The Laws of Economics Broke Before The Labor Market Did


Key Takeaways

Forecasters expected mass layoffs in 2023 that never arrived.
Consumer spending accelerated, encouraging employers to keep hiring, which meant more people collected paychecks, which fueled more consumer spending, in what one economist called a “virtuous circle.”
Economists had expected the Federal Reserve’s campaign of anti-inflation interest rate hikes to interrupt that cycle but it hasn’t, at least not yet.

In 2023, the well-known rules of economics dictated that hundreds of thousands of people should lose their jobs.

But instead of cracking, the labor market continued to chug along. The mass layoffs never arrived. 

“It defied expectations,” said Nick Bunker, director of the hiring lab research group at job website Indeed. “I think lots of people were very pessimistic about the outlook for the U.S. labor market, but it surprised people in many ways.”

This time last year, most economists looked at the U.S. economy and saw a labor market that was overheated and destined to go down in flames. Workers were in too high demand and wages were increasing too fast, which risked stoking out-of-control inflation through a wage-price spiral

The Federal Reserve’s response—a rapid rise in interest rates—was bound to prompt businesses to cut back their payrolls to weather a possible recession.

The median prediction of economists polled by the Philadelphia Fed in late 2022 was for the unemployment rate to rise to 4.4%, from the near-record low of 3.3% at the time. Some were even more pessimistic. Economists at Fannie Mae predicted it would be 5.7% in the fourth quarter of 2023—a rate that would mean millions of people losing their jobs.

Instead, employers have consistently added jobs all year, albeit at a slower pace than last year, and the unemployment rate has only risen to 3.7%—not too far above the 50-year low of 3.4% seen in April. What’s more, the increase in the unemployment rate comes not from a wave of layoffs, but partly from the fact that more people have started looking for work. (The unemployment rate is calculated as the percentage of job-seekers who haven’t found work.)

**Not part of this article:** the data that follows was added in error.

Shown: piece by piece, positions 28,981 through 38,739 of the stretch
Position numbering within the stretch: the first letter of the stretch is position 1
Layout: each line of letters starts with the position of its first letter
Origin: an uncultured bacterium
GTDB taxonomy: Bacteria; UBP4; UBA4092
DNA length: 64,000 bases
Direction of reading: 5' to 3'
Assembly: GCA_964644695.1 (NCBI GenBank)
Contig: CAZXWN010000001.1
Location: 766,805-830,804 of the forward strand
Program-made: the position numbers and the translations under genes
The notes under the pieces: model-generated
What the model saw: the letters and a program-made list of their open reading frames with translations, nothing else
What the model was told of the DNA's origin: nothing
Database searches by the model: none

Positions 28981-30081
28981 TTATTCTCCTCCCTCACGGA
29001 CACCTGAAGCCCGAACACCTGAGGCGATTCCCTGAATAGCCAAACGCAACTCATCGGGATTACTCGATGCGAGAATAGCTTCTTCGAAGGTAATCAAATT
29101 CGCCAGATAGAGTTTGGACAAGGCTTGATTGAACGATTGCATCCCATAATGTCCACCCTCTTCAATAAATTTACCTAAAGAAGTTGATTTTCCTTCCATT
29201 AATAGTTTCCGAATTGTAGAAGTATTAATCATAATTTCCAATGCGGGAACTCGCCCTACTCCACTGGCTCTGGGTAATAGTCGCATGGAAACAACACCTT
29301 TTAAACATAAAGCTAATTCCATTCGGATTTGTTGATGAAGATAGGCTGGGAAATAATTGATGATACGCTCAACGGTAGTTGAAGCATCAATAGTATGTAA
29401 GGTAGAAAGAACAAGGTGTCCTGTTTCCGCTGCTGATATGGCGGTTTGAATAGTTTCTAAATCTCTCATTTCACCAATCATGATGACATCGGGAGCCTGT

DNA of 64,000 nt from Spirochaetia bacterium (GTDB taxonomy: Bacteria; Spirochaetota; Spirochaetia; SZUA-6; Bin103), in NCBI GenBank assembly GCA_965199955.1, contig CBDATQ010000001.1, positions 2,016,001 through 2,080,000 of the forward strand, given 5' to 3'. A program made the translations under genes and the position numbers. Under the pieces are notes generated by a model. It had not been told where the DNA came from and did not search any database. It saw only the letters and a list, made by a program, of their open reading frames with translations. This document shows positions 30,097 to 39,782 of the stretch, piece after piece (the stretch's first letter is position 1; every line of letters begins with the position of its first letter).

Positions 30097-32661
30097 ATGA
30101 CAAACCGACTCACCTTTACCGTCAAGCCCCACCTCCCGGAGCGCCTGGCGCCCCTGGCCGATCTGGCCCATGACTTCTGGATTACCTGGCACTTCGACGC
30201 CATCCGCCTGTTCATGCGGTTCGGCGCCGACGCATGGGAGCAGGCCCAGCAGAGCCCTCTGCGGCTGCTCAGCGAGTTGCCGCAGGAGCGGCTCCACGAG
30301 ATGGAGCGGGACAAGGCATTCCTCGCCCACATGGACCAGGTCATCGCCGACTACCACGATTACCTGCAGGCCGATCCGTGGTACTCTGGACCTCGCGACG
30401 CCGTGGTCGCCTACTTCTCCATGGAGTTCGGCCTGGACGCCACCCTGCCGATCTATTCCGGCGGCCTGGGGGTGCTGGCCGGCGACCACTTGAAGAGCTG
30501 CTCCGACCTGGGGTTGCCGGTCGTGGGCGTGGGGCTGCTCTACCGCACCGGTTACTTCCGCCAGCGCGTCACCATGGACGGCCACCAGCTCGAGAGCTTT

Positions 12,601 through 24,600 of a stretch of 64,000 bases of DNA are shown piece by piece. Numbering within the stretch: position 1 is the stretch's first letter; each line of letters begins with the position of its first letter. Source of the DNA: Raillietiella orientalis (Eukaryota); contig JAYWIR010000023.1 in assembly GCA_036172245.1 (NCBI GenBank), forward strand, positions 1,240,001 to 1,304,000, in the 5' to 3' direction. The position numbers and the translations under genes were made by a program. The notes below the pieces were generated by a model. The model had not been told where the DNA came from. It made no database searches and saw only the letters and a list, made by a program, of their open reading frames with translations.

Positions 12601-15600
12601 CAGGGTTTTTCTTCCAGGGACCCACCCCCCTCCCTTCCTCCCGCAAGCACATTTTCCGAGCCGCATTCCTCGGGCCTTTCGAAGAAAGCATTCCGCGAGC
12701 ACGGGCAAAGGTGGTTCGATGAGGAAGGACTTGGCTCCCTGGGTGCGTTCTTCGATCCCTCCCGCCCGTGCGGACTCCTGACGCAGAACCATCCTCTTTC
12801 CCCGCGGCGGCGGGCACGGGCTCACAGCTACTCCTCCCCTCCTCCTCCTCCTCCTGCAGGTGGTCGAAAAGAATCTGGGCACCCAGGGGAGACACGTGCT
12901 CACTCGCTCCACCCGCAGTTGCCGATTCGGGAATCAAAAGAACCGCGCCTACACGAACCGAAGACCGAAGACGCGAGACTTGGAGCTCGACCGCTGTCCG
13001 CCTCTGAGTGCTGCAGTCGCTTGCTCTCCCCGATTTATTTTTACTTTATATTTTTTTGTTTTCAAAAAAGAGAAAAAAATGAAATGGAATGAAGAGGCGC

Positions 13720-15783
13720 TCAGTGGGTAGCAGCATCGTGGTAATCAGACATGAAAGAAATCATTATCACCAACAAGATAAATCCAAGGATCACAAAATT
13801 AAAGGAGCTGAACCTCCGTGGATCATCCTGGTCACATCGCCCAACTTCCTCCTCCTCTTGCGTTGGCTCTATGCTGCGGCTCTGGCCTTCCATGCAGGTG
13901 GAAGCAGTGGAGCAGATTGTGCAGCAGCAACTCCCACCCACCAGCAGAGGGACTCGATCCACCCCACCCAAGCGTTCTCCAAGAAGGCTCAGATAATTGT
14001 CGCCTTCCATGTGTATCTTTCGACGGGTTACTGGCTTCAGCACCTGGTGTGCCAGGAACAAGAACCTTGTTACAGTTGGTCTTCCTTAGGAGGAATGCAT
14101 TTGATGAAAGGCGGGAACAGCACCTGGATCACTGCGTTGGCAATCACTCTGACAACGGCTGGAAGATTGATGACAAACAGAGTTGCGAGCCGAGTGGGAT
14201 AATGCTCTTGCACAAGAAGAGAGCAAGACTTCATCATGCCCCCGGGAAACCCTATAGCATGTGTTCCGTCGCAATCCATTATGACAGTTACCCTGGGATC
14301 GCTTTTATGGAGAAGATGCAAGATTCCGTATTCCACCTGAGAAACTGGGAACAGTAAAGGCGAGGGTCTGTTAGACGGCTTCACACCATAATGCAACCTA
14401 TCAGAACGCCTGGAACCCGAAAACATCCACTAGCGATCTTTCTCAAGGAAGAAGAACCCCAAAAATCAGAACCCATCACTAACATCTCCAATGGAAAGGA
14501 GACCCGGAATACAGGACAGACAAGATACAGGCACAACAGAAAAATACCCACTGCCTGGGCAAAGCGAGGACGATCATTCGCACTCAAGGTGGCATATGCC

One of the experts caught off guard was Mark Zandi, chief economist at Moody’s Analytics. Zandi had been unusually optimistic in his projections last year in that he did not predict a recession, but still hadn’t expected the job market to lose as little steam as it did.

“Seldom in history has it been in better shape, and that is no hyperbole,” Zandi wrote in a commentary this week. 

So, what gives? After all, the pessimists had good reasons to expect job losses, mainly the Federal Reserve’s campaign of anti-inflation interest rate hikes.

Starting in March 2022, the Federal Reserve raised its benchmark interest rate 11 times, reaching a 22-year high in July, and held it steady there ever since. Nearly everyone expected this war on inflation to cause collateral damage to the labor market. After all, that’s what has happened most times the Fed has raised interest rates in the past, from the 1970s through the Great Recession of the early 2000s.

So, why hasn’t it?

One possible explanation is that demand for workers has fallen considerably since the Fed started raising rates, just like the economic theory would dictate, but that the starting point was such a high level, that it hasn’t fallen far enough yet for employers to begin laying off their workers en masse. As of October, there were 8.7 million job openings, a drop of 27% from the peak in March 2022. Despite the drop, however, there are still 1.3 jobs for every unemployed worker, far above pre-pandemic levels.

Demand for workers is still high because consumers still have money—or credit—to spend, and are willing to spend it, Bunker said. Data on consumer spending has also defied expectations for a slowdown.

“Consumers are still demanding lots of things. So therefore, there’s opportunity to keep hiring people to provide those goods or services,” he said.

The reverse is also true, Bunker said—consumers have money to spend because they still have jobs and are getting decent raises. 

“I think that’s part of the virtuous cycle we’re in now,” he said. “It got kick-started in 2021.” 

The Fed’s interest rate hikes may yet bite the labor market. After all, monetary policy famously “works with long and variable lags,” as officials at the Fed are fond of saying, paraphrasing economist Milton Friedman. In some past recessions, waves of layoffs came years after the fed funds rate reached its peak.

All signs point to the labor market continuing to cool off gradually without crashing, at least for the time being, Bunker said. 

“In the very short term, things still look pretty good,” he said.



This article was originally published by a www.investopedia.com . Read the Original article here. .